I love holidays; plain and simple I love them. It is my chance to get away from everything for a short while. I find that even the shortest of breaks is worth the organisational effort involved before getting away.
Some people like different holiday locations every time they travel. Whereas others like the regularity of the same location each time; the seasons influence others choices. The location and the time of travel are personal choices but a hugely important part of any holiday. It doesn’t matter what destination or season, it’s planning.
When choosing a holiday select your destination carefully – research the weather, accommodation and the accessible facilities in the area. I have included a short list of my holiday preparations. Wherever and whenever you decide to travel preparation is key.
This is your holiday – fail to prepare, prepare to fail.
This blog is not about packing advice but is my best advice for 20% of us that carry some form of disability.
When packing remember that there is no such thing as bad weather only bad clothing, so pack appropriately . Pack all of your medications and always add a few spares in case of delay. I think that it is imperative that you keep your medications in your carry-on luggage as luggage has been known to go astray; if you self-inject check out the carrier’s policy.
I carry a typed list of my current medication at all times but it may prove to be an invaluable piece of information should some misfortune occur whilst abroad. It should make treatment easier if the medical team know exactly what your medical condition is; what medication and dosage you are taking. Contact details for your specialists may also prove helpful. Hopefully, the list will never be required but ‘be prepared'. My list is typed as handwriting is not universally legible. This may prove very important in a non-English speaking country.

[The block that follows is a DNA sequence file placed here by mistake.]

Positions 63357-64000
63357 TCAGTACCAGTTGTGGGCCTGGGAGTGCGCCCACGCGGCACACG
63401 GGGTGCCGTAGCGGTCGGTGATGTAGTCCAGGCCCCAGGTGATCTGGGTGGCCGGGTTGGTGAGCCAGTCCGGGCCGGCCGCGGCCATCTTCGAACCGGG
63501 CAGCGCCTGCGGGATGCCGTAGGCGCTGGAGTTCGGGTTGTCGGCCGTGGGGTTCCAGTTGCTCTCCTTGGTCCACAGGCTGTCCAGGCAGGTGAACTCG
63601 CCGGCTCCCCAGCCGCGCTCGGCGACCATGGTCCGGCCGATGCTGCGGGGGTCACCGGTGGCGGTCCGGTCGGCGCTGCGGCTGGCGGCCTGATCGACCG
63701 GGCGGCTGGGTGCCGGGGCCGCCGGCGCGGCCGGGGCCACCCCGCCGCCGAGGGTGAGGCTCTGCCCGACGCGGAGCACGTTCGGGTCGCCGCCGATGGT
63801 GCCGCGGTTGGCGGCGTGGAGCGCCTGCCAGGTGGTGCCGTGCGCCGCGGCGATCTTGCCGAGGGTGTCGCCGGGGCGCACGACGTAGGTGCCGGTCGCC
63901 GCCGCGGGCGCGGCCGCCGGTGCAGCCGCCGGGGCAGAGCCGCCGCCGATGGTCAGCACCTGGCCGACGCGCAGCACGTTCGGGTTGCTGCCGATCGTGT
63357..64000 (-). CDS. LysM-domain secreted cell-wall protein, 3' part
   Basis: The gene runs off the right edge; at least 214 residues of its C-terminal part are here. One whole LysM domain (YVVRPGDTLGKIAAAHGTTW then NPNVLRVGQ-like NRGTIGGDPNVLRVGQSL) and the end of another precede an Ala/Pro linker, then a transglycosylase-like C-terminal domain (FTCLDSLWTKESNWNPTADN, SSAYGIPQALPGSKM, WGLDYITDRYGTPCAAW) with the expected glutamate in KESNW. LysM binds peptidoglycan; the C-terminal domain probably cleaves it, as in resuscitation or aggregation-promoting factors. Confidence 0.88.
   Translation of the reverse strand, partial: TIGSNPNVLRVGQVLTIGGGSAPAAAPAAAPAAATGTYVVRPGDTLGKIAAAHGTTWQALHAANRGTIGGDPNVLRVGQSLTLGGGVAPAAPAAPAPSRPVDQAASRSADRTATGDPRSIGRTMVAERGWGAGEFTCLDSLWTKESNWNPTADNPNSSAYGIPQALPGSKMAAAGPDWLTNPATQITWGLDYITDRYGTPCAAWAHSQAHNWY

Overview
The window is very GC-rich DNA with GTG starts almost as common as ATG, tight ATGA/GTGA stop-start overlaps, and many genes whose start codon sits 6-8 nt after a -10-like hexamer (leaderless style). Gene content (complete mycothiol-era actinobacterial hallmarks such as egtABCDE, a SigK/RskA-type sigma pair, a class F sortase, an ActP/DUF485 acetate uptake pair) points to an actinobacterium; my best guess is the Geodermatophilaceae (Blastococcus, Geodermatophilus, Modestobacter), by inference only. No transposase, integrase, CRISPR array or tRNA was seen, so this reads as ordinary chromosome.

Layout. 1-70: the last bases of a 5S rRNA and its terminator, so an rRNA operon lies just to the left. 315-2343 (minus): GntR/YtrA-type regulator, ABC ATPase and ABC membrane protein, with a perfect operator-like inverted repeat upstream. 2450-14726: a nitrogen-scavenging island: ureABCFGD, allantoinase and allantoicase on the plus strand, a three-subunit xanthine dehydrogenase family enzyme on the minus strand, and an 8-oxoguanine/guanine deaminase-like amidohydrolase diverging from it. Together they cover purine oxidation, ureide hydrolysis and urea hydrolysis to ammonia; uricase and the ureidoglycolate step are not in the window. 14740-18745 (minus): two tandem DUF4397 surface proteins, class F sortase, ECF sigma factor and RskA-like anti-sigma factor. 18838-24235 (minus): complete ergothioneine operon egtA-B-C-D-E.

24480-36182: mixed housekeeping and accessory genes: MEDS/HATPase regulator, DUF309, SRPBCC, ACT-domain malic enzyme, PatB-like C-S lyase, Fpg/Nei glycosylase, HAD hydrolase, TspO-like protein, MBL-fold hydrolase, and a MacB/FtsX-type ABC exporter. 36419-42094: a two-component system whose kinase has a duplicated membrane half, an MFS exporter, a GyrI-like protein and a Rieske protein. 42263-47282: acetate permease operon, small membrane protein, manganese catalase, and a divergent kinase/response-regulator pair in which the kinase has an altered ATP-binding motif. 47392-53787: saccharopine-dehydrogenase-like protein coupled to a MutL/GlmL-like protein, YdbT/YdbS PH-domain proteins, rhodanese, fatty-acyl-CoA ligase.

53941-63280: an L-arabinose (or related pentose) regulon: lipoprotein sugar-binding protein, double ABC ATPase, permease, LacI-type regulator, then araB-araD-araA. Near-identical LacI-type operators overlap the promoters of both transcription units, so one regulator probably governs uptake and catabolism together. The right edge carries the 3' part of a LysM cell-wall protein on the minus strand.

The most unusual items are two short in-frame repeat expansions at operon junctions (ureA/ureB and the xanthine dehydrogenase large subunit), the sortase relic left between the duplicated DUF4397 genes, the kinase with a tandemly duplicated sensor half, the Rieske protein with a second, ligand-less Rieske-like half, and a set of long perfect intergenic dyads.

Check that your travel insurance is up to date and familiarise yourself with what is covered; we are all aware that MS is unpredictable and forces plans to be changed or cancelled at short notice. Are you covered if MS throws a tantrum and forces you to cancel? Are you covered for medical treatment abroad if the need arises? Is a companion covered to stay with you? Are you covered for the journey home if special arrangements are needed? Being aware of your cover and having all the information with you will leave less to worry about if things do go awry.
Inform your airline or travel agent of your needs. Airports have assistance facilities for people with visible and invisible illnesses so make sure you use them. It makes travelling through the airports, especially the larger ones, much easier. Some carriers use an air-bridge and some use truck lifts; I personally find the truck lifts a bit demeaning and in bad weather, they are downright uncomfortable but they make boarding possible and less stressful.
Be aware of seating and toilet location and how far from the door to your seat and how far from the seat to the toilet and by the way I cannot believe the brass neck of the airlines to have a wheelchair accessible symbol l on the door of the toilets – it is difficult for some able-bodied people to access.
The most important thing is to enjoy your holiday
Do you have any travelling tips or advice?